But from what I had the opportunity to assess in Piscopo's paintings, and without detracting in any way from the beneficial results and the new possibilities which this kind of tuition must have imparted to him, Piscopo strikes me as being less inclined towards an academic approach to put into practice his artistic passion than to let his works serve purely as a vehicle towards an expressionist idiom. He is after all adamant that his art is a vehicle "to express the deep thoughts and the situations that left their mark on me."

In the course of his artistic career during which he has invariably kept a low profile, Ray Piscopo has essayed a variety of media, starting with oils, then passing on to watercolours which he considers as a fascinating medium and of which I viewed a number of commendable results, while now he is focusing on acrylics which he finds quite suitable to conform to his desire to work up his paintings as rapidly as possible.

It is with committed seriousness that Piscopo has taken up his painting. He confesses that "my art is more important than myself." What more revealing statement could be pronounced to confirm the role which art has attained for him? It is the art of somebody anxious not to miss the momentary stimulus in order to express himself, an art employed by one who is out to pose the eternal question about that human situation which so often brings angst with it as much as it is occasionally a vessel of celebration at the beauty of life itself.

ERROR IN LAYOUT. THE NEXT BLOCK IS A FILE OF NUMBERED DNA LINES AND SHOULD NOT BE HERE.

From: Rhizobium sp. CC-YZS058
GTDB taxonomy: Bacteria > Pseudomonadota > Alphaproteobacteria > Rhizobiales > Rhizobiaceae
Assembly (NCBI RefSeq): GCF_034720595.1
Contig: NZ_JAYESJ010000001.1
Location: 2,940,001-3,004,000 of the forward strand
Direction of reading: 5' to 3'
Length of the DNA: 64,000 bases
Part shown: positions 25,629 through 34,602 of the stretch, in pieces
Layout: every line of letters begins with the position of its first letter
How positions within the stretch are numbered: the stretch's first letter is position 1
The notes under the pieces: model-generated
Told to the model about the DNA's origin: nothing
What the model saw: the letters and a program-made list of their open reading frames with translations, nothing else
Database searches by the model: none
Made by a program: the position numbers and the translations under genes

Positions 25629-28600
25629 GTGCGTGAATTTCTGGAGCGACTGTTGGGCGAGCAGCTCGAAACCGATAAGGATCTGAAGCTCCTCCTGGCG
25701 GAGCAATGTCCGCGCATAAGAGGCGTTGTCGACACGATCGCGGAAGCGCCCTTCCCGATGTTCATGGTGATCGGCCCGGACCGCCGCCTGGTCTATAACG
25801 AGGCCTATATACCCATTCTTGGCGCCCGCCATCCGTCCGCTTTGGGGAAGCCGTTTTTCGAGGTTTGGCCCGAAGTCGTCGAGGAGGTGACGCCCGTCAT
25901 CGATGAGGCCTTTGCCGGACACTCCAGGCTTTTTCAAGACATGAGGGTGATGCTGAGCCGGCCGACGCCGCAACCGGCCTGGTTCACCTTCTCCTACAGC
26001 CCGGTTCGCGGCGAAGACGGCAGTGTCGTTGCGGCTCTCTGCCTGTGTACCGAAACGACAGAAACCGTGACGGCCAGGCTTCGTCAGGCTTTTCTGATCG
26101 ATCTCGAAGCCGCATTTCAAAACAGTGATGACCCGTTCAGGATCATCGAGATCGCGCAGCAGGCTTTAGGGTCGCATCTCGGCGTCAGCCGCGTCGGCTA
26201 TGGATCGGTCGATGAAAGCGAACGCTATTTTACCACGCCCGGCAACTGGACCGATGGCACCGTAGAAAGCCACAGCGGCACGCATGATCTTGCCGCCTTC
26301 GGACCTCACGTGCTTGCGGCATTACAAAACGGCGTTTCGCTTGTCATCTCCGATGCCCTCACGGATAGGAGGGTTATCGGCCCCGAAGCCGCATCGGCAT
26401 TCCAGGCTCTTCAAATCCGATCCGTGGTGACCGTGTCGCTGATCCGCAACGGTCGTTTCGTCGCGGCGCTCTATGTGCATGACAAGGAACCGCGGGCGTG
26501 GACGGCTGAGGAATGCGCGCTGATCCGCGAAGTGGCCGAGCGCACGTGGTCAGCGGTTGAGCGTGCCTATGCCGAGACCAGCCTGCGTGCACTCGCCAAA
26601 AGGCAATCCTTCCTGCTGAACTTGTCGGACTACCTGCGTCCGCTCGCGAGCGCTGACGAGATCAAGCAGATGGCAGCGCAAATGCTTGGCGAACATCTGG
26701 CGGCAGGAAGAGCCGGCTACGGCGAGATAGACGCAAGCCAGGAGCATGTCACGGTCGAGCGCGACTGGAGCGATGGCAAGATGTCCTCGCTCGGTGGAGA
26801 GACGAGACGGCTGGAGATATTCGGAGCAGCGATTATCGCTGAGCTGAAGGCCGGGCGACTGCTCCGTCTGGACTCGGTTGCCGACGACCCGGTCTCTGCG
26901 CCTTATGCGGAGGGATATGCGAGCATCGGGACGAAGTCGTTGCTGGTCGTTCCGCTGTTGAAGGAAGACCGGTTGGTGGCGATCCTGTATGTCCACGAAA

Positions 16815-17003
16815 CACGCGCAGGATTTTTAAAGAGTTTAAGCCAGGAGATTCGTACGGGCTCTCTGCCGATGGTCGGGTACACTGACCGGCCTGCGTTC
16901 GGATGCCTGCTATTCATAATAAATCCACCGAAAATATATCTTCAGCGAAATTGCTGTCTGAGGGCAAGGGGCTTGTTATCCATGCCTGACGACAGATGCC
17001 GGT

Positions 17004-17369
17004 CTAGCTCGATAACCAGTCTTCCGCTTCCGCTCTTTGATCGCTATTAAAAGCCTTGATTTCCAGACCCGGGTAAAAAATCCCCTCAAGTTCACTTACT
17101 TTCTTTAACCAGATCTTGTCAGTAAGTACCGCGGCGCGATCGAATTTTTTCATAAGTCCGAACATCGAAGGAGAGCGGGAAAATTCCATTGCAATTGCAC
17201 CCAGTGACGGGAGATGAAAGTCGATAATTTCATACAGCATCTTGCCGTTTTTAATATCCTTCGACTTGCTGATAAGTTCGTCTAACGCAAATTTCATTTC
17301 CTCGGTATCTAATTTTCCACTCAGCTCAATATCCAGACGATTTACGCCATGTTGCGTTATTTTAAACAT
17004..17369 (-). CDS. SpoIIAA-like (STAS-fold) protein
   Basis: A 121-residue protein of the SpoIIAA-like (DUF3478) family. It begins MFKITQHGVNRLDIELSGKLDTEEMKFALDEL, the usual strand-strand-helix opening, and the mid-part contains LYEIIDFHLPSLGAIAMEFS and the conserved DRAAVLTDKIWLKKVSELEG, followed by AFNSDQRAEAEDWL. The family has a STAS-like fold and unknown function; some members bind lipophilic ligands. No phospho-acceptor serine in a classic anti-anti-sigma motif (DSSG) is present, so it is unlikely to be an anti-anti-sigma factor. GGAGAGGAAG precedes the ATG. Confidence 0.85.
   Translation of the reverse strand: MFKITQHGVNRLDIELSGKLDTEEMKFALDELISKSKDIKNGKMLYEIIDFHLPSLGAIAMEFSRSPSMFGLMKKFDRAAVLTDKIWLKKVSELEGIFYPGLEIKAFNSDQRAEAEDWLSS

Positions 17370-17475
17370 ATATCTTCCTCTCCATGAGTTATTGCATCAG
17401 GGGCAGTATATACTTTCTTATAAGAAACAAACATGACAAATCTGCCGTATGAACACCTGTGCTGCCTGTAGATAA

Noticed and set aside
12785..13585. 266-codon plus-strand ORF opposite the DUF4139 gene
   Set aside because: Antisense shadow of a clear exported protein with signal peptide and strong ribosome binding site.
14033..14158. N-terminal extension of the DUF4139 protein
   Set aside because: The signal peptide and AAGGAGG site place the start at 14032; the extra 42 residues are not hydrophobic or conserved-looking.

There are traumas which bring suffering and pain, but there are equally moments where the use of vivid colours testifies to his clinging to the shreds of optimism. Art is after all not exclusively a gallery of pretty pictures but, irrespective of whether the visual elements conform to our preconception of what it is there for, it aims to make the viewer aware of common situations in human existence.

Ray Piscopo is an engineer by profession. This would normally immediately militate against the great interest which he shows in art in general as well as a practicing artist. Reflecting somehow the tools of his profession, many of the motifs employed in his large paintings have the character of the world of electronics about them. But in his work we are given enough proof that art and science, as much as science and religion, can inhabit within the same cocoon of involvement.

I am here reminded of the words by the famed French academician André Frossard who stated that the more one progresses in the exploration of the physical world (scientific investigation) the more the mystery (hence philosophical interpretation which ultimately leads to religious awareness) increases. Few are predisposed to serve both fields of activity.

I feel that this artist has the capacity of further developing his art - notwithstanding the fact that he still considers himself to be a self-taught artist - and specifically towards those directions where true feeling conditions the end results. For me that is one of the greater criteria that need to be identified in contemporary artistic sensibility in an impersonal world that is so often bereft of human solidarity.

Emmanuel Fiorentino
May 2002